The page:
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During the trip to my hometown, I passed through the Osaka metropolitan area in western Japan by bus. I hadn’t been there for over twenty years and the area has deteriorated surprisingly. It may have seemed that way just because I moved into a quiet, rural town one and a half years ago, and got used to a pleasant view of rich nature and few people. Or, a decade-long stagnating economy has taken its toll hardest on western Japan. In either case, the area looked washed-out with shabby houses and buildings cramming. It wasn’t a city in Japan I know, and looked almost like a slum. Before arriving at Osaka, I took a train from the next city Kyoto where my hometown is located. The train ride was unbelievably awful. It was a full train extremely crowded, and we were crushed into it. I had forgotten what an urban jam was like because I had usually tried my best to avoid it even when I lived in the city. It was so uncomfortable to touch and be pressed against strangers for 25 minutes. The area and its people made me feel dirty altogether. Even their strong local dialect of western Japan began to sound cheap and offensive to me, although that’s exactly the way I myself speak everyday everywhere. I started to worry about how those who talk with me feel, now that I know how I sound. My dialect is too strong to be removed by these twenty years and I don’t think I can get rid of it. While I speak in the dialect of western Japan, I wonder why the metropolitan area is getting dingy and tasteless. It could be possible that it’s not, and simply that I have become a hayseed…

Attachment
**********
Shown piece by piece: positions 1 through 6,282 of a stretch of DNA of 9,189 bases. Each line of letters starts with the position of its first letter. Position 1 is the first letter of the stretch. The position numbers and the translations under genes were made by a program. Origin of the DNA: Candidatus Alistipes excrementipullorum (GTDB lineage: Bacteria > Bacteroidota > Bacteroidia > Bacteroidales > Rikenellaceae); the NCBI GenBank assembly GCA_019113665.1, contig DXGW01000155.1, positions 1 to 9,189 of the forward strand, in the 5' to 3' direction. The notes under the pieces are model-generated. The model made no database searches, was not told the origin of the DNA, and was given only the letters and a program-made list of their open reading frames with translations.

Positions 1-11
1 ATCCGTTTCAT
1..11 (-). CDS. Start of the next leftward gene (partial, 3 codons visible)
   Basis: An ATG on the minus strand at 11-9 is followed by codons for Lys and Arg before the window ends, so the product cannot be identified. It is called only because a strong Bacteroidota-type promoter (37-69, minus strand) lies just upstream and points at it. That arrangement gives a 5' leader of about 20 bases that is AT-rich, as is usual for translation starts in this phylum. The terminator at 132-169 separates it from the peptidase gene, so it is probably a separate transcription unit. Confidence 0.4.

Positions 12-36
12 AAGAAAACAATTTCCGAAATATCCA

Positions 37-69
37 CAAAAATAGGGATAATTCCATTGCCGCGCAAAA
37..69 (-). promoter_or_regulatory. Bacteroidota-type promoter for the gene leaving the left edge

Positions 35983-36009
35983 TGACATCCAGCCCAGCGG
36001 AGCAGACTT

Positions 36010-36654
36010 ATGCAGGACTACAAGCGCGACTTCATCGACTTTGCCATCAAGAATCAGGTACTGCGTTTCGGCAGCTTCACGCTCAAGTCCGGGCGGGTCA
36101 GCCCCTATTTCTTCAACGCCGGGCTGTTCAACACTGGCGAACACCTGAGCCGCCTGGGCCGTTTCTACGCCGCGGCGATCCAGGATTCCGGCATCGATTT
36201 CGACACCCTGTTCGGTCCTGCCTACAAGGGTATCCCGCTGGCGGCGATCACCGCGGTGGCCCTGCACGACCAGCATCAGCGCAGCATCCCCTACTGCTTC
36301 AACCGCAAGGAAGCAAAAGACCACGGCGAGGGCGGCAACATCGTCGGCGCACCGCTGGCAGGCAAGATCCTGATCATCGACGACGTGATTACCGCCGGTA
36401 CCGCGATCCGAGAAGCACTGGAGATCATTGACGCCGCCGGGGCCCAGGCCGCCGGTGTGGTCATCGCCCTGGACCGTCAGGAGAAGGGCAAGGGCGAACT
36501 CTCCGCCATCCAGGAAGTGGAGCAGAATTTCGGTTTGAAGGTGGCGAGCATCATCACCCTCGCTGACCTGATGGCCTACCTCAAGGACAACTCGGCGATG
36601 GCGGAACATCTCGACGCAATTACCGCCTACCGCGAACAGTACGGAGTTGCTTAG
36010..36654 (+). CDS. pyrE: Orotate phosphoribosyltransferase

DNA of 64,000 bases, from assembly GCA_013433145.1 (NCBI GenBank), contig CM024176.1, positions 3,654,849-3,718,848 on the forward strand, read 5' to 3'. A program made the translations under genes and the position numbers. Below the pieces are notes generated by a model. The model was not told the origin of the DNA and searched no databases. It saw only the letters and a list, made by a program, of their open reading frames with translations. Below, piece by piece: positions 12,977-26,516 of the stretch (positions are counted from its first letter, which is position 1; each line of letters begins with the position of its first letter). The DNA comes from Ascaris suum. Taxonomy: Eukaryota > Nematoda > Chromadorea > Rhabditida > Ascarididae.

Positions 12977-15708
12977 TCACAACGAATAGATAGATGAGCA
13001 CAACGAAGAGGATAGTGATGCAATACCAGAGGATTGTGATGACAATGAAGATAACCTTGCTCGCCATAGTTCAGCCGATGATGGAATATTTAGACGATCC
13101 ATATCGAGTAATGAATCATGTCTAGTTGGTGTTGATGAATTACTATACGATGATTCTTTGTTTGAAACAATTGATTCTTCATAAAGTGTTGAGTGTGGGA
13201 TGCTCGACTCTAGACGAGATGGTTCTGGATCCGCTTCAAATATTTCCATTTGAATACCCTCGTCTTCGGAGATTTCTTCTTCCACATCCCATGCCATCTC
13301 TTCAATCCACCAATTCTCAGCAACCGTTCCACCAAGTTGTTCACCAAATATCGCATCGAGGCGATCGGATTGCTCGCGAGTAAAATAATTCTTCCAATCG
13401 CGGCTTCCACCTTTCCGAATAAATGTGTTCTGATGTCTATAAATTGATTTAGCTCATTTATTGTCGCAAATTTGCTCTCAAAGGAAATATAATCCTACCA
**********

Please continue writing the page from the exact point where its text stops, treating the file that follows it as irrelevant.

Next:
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Hidemi’s Rambling No.445